Today is No-Code Day. No, it’s not a day when no one codes (could you even imagine that?). It’s a celebration of the emergence of no-code tools into daily use in application development.
It all started when automation toolmaker Zapier declared March 11 to be National No-Code Day and launched a contest for citizen developers to build standout applications without writing a single line of code.
The grand prize winner of the contest will receive a $25,000 cash prize from Zapier; a one-hour strategy call with Wade Foster, co-founder and CEO of Zapier; and a one-hour strategy call with Ben Tossell, founder of Makerpad.
According to the Zapier blog post on the contest, “We’re looking for the most innovative uses of no-code tools. So whether you’re an employee solving problems inside a company, you’ve used no-code to launch a side hustle, or you’re an entrepreneur who has built an entire business on no-code technology, you’re eligible for entry.”
No-code has exploded in popularity over the past few years, with Gartner predicting that it will account for more than 65% of app development activity by 2024. Gartner also estimates that by 2023, the number of active citizen developers at large enterprises will be at least four times the number of professional developers.
Analysts such as John Bratincevic at Forrester Research have declared low-code/no-code app development as crossing the chasm into the “mainstream.”
Zapier says its customers, many with little to no technical ability, have been building “incredible things and growing their businesses” with no-code tools like Zapier and others.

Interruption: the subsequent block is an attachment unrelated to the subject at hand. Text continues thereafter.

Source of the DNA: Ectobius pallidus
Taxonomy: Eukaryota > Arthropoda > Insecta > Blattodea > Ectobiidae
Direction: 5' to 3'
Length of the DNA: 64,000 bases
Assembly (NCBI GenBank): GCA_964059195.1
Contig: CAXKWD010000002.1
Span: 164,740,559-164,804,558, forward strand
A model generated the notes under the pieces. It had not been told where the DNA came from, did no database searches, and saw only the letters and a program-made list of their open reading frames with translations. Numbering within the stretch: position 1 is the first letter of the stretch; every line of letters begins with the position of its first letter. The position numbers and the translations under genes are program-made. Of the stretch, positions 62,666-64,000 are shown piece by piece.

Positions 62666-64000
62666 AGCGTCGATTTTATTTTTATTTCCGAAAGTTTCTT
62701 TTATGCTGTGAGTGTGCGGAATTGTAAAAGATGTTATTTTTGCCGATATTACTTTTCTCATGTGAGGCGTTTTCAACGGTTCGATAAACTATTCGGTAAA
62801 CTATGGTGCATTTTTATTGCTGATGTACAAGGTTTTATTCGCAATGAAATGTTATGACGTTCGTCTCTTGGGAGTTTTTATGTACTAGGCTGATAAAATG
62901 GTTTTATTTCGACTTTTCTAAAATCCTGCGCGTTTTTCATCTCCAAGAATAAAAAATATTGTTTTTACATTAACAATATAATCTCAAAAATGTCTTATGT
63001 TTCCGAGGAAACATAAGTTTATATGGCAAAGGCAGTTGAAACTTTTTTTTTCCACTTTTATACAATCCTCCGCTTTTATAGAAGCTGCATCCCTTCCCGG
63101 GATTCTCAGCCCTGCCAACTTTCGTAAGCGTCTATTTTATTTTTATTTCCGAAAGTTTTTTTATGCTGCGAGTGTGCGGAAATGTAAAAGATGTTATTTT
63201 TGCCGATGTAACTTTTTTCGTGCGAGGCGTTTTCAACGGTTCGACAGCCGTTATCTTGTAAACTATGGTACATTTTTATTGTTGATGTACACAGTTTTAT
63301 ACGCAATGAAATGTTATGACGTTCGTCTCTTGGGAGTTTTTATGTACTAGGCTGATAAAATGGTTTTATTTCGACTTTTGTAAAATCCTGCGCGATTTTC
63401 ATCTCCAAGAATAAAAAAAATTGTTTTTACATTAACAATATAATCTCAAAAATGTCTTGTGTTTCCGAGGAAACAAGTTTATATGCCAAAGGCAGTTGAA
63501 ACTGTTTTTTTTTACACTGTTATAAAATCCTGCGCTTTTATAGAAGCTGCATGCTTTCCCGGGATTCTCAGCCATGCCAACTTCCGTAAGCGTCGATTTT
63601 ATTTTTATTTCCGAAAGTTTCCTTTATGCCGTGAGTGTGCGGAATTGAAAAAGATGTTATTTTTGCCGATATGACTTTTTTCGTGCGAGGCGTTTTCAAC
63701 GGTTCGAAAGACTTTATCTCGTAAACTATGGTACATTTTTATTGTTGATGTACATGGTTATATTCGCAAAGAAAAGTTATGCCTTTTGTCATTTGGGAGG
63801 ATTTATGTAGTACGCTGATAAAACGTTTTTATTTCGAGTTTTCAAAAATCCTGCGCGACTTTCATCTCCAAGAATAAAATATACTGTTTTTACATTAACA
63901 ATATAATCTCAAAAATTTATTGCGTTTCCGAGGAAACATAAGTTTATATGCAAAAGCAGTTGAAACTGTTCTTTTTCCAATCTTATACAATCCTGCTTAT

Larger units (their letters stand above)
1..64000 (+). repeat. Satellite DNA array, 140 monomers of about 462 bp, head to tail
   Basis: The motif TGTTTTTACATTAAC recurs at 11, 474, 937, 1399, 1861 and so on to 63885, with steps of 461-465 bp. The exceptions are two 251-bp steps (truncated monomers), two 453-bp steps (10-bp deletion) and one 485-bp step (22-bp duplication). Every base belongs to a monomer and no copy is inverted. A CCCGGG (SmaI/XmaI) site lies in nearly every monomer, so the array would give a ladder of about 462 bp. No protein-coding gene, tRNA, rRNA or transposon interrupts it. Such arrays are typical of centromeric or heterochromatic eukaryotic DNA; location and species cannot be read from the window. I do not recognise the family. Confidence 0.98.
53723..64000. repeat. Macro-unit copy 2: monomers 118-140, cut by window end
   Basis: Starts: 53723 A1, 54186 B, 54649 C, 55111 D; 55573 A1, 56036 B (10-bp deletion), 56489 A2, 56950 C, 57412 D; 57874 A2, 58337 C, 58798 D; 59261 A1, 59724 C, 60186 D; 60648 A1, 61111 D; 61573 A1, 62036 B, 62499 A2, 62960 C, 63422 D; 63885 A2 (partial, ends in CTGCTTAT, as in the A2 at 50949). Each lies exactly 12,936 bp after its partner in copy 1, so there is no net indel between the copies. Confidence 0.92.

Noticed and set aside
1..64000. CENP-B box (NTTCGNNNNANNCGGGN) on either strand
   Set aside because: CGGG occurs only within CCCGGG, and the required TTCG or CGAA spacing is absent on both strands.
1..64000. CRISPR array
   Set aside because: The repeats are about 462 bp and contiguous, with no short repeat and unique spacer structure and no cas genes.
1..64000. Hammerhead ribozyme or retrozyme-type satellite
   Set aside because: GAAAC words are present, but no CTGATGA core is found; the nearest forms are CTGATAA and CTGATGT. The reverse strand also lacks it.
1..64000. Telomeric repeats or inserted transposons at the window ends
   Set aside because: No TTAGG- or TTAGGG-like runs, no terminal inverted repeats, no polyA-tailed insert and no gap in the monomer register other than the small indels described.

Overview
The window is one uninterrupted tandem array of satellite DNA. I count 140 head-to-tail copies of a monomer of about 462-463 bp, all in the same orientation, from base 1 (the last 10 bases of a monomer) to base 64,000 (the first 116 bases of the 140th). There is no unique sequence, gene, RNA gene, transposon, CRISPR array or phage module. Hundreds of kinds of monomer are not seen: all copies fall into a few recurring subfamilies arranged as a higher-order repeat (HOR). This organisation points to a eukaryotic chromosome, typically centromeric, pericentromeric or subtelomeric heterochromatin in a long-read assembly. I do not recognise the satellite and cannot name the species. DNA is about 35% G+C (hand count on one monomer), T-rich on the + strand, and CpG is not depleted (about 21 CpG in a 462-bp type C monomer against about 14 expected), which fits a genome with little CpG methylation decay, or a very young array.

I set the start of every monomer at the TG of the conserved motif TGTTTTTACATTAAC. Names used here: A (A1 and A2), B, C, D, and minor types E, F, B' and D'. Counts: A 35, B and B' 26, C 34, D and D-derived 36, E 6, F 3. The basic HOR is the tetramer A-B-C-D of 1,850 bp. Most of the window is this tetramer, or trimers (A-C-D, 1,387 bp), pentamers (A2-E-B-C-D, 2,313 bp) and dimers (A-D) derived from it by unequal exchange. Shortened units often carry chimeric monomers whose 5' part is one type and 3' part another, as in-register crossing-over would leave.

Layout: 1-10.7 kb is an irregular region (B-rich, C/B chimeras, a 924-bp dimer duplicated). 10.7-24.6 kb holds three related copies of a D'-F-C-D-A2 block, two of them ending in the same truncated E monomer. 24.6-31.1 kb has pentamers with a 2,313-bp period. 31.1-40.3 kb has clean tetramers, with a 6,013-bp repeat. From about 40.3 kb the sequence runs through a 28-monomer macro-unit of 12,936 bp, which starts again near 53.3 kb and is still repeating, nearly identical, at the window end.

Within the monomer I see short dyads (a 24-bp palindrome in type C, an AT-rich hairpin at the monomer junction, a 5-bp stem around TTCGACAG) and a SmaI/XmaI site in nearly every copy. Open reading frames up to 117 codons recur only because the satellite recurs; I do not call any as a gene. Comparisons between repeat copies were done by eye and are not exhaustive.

Big Players in the Fray
Indeed, Zapier is not alone in this quest to arm no-code developers, or so-called “citizen developers.” The group of companies in the space grows almost weekly it seems. Among the key players are big companies like Google and Microsoft, with their AppSheet and PowerApps offerings, respectively.
Google acquired AppSheet, maker of a spreadsheet-based no-code development platform in 2020. Now AppSheet is Google Cloud’s no-code platform that empowers people to create apps that solve business-critical problems, all without writing a single line of code.
At last year’s Google Cloud NEXT user event, Thomas Kurian, CEO of Google Cloud, called AppSheet Google Cloud’s hidden secret. But now the secret is out, and the company has carved out a position in the no-code space.
Organizations such as New Incentives, a Walnut Creek, Calif., non-profit organization operating in Nigeria, has been trying to improve infant mortality rates through immunization efforts in Nigeria and has used AppSheet to build apps to collect information and establish new protocols during Covid-19.
As a start, New Incentives used AppSheet to build its comprehensive expense app and they used both technical talent and non-technical staff to create it. This is an example of the emerging concept of fusion teams that include non-coders on development teams to get apps out the door.
“It’s like building an entire ecosystem for our needs, with multitiered approvals, and the ability to bring in a lot of interesting, contextual information to be able to identify fraud,” said Svetha Janumpalli, founder and CEO of New Incentives, in a statement. “When someone’s reviewing an expense, being able to see their route in Google Maps is very important to know where we’re going and operating in these very hard-to-reach, hard-to-travel areas. Like, are people actually doing what was intended?”
Business App Integration
Google, like Microsoft and others, have integrated their no-code platform with other business applications such as email, collaboration software and more.
Last year, Google announced AppSheet in Gmail, which enables Google Workspace customers to bring their AppSheet apps directly into Gmail, said Vikas Anand, Head of Product, Business Application Platform, at Google, in a blog post.
With AppSheet in Gmail, anyone — regardless of their coding experience — can create no-code apps and automations for things like budgets and vacation approval, or updating inventories and asset management systems, and more, straight from their inbox.